Moisture in a nonaqueous fluid can separate out as a second phase and freeze. Make sure that the fluid has very low moisture content, typically less than 100 ppm of moisture in the fluid by weight. If the moisture content exceeds allowable values, install an offline desiccation system with a molecular sieve or dehydrated calcium-sulfate-based drying agent. The common practice of raising the temperature of the fluid in a system to above 212oF (100oC) to boil off the moisture is not recommended because it may remove some of the important low-boiling light-end constituents, thus changing the fluid's thermal properties.
5. Check Liquid Nitrogen System Design
The design of a liquid nitrogen system is crucial if it is used to cool a heat transfer fluid. Liquid nitrogen has a temperature of about –320oF (–195.6oC), and all the secondary heat transfer fluids available in the market have a freezing point above this temperature. In addition, a fluid's viscosity increases rapidly as the temperature approaches its freezing point, which makes the system design challenging. It is important to have a high degree of turbulence inside the heat exchanger to minimize the thickness of the stagnant liquid layer. Turbulence can be achieved by a high fluid flow rate and also by inserting static mixers inside the heat exchanger.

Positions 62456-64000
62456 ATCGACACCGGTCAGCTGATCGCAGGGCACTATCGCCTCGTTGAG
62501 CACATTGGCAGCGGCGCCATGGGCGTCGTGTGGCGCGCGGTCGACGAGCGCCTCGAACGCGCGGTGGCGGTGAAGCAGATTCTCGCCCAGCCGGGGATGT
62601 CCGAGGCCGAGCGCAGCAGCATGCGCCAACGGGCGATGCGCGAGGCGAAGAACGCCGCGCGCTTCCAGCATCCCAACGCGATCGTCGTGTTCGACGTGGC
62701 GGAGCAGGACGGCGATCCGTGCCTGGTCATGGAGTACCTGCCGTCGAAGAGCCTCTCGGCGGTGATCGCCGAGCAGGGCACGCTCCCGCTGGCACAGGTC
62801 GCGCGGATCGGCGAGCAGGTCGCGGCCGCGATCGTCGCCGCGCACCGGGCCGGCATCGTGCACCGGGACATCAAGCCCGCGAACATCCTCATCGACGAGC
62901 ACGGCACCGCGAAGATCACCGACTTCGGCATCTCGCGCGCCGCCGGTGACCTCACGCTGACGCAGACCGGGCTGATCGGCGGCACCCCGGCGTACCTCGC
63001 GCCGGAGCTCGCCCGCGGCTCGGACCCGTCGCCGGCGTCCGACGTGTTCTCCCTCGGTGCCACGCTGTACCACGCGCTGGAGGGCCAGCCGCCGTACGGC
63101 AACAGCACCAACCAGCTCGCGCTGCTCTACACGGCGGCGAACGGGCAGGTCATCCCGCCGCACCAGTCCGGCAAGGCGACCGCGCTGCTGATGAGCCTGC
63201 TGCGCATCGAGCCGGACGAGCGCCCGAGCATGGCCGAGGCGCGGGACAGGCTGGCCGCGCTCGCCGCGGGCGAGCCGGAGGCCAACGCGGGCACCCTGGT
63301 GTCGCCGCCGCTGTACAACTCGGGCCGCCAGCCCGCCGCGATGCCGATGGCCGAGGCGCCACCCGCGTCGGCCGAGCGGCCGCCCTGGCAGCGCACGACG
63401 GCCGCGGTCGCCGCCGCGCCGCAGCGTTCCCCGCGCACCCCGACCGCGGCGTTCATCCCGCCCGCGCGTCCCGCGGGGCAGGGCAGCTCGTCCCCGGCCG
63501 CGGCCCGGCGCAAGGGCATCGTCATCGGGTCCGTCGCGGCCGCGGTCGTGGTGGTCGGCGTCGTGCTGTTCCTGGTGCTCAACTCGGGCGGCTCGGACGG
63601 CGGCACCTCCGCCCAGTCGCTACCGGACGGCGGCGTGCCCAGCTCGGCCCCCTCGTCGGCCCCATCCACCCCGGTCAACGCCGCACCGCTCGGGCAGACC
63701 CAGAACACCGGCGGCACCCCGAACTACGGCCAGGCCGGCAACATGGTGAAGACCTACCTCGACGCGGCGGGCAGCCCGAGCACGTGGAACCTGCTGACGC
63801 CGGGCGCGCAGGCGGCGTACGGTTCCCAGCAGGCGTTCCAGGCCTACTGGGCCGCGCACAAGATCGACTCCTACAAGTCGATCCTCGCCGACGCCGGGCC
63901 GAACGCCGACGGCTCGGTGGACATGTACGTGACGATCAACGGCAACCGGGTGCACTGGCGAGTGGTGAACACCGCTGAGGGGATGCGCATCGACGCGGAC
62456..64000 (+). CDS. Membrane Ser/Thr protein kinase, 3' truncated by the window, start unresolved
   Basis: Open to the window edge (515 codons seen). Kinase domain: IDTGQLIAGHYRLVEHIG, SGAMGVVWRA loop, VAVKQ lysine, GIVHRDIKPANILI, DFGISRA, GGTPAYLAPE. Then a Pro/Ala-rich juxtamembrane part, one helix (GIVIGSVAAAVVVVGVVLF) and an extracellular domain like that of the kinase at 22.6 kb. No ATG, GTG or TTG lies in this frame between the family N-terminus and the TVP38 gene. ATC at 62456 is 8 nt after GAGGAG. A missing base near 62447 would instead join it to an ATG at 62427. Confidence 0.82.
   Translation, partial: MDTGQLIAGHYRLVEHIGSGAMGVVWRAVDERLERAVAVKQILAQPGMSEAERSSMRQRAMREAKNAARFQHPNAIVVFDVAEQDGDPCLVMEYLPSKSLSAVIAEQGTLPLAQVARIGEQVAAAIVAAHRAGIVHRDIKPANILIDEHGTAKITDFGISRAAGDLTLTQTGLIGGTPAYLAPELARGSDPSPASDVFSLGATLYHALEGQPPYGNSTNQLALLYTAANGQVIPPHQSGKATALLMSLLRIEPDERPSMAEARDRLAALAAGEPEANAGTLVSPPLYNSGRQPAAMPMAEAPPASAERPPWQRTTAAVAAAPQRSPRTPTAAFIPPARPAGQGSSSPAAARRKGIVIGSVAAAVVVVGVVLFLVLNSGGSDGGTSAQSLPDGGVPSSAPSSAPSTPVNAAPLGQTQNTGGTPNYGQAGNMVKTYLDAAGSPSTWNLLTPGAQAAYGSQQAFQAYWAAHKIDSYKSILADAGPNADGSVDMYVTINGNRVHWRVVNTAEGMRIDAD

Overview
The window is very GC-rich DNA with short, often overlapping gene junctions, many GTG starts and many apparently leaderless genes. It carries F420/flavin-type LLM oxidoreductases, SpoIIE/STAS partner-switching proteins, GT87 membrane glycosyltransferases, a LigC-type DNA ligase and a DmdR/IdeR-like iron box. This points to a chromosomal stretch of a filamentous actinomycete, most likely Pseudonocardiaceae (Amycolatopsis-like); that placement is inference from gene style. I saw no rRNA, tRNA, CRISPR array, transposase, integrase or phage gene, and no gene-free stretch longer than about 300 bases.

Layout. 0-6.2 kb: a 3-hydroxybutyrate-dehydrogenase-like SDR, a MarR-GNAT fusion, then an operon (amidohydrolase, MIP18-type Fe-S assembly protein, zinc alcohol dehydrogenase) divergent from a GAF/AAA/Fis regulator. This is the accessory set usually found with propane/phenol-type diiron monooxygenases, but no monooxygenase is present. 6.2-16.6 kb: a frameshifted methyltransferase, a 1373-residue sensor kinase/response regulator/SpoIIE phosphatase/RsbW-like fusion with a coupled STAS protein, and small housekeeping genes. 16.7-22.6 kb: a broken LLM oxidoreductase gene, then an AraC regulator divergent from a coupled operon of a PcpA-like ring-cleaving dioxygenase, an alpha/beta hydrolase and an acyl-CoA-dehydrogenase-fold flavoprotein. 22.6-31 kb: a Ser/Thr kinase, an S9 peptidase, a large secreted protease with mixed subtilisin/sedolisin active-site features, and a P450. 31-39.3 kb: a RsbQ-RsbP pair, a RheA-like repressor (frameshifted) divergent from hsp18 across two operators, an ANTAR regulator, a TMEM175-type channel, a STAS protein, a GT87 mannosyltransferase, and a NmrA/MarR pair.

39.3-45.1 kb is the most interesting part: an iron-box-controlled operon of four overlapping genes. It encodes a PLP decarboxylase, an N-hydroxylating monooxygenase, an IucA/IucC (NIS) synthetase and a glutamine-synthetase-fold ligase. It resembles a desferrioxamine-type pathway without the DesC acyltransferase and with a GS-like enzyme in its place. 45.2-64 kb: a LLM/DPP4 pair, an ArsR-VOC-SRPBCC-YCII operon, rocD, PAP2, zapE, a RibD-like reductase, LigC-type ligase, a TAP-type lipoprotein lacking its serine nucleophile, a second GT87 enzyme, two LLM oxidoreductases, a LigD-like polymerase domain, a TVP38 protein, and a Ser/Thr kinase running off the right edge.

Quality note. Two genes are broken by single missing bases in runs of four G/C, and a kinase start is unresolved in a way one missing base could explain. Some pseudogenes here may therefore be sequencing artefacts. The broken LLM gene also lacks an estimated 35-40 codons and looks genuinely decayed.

Given the many ways a heat transfer fluid can freeze partially or completely and knowing that the problem can force system shutdown, design engineers need to take appropriate steps to prevent freezing of the fluids in their operation.
Melting Point Is Key
This freezing point experiment involving technical grade d-limonene show that, for certain heat transfer fluids, the melting point is more important than the temperature at which solids were first observed.
Satish C. Mohapatra is vice president of engineering at Dynalene Heat Transfer Fluids, Whitehall, Pa., a manufacturer of low and high temperature heat transfer fluids for process applications. For more information from Dynalene, call (610) 262-9686 or visit www.dynalene.com